Uber Surge Pricing

Uber feels the heat after jacking up prices during storm

In times of emergency and imminent danger, getting others to safety is top of mind for most of us. But when money is involved, vision can become clouded, and that's exactly what happened with ride-finding mobile start-up Uber last night in Toronto reports Canada.com. San Francisco-based Uber was designed to connect people in need of wheels with rides in private cars. In cases of extreme weather, though, it's not uncommon for the company to jack up its prices to make a few extra bucks, preying on people's fear and desperation. The process is referred to as "surge pricing." Nice guys, eh?

Last night, Toronto got a taste of this Scrooge-esque behaviour, as prices on black-car service were raised 1.75 times their regular costs. Twitter flipped out, obviously, and Uber's PR people were rewarded with a fun time trying to reassure people that cab prices were remaining the same. They went through a similar PR nightmare during Hurricane Sandy in New York, though that one was larger in scope. The public backlash from that round of surge-pricing resulted in the company back-tracking, and making up the extra costs to drivers themselves. And according to Aron Solomon, who wrote a scathing piece on Uber's behaviour, rates on New Years Eve in New York skyrocket to six times the average price.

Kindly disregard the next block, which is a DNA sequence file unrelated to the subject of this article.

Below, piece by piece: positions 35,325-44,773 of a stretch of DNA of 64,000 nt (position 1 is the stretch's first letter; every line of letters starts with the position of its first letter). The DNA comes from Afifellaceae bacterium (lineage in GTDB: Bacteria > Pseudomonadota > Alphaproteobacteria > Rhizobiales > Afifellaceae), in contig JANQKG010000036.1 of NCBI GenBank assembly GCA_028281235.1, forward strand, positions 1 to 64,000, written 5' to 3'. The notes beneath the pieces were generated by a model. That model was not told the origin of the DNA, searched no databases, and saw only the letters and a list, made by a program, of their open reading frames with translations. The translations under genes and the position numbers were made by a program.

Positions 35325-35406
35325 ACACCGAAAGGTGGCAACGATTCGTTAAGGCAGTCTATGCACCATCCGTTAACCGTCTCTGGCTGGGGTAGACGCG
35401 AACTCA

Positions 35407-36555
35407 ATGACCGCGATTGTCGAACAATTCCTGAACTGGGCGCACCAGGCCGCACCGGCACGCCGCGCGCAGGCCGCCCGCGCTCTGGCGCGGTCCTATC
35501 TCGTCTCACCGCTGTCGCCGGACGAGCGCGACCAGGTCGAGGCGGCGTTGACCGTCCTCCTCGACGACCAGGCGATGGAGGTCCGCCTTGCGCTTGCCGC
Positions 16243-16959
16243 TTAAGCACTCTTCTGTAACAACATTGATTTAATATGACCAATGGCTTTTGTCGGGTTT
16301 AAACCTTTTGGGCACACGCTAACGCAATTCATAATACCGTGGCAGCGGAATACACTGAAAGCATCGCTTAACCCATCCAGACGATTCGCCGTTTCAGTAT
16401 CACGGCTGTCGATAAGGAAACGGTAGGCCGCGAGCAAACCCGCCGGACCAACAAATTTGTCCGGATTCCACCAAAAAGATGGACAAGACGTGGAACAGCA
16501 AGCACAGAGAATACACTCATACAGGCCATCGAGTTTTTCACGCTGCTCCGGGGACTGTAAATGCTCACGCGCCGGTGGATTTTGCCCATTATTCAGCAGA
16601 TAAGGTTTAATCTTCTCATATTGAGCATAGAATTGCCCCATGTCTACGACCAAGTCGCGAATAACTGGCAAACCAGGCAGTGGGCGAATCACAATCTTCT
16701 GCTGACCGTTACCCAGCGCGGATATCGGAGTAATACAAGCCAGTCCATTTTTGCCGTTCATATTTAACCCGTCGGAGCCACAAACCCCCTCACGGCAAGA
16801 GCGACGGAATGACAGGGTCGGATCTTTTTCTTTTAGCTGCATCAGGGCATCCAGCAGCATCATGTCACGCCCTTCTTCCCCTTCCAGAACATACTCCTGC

In fairness, the app sends potential customers a warning when prices will be expected to climb higher than average. And, as the drivers aren't employees of the company, they say they implement surge pricing to give drivers more of an incentive to get out on the roads and help people.

What do you think? Was that a greasy move on Uber's part, or was it justifiable?


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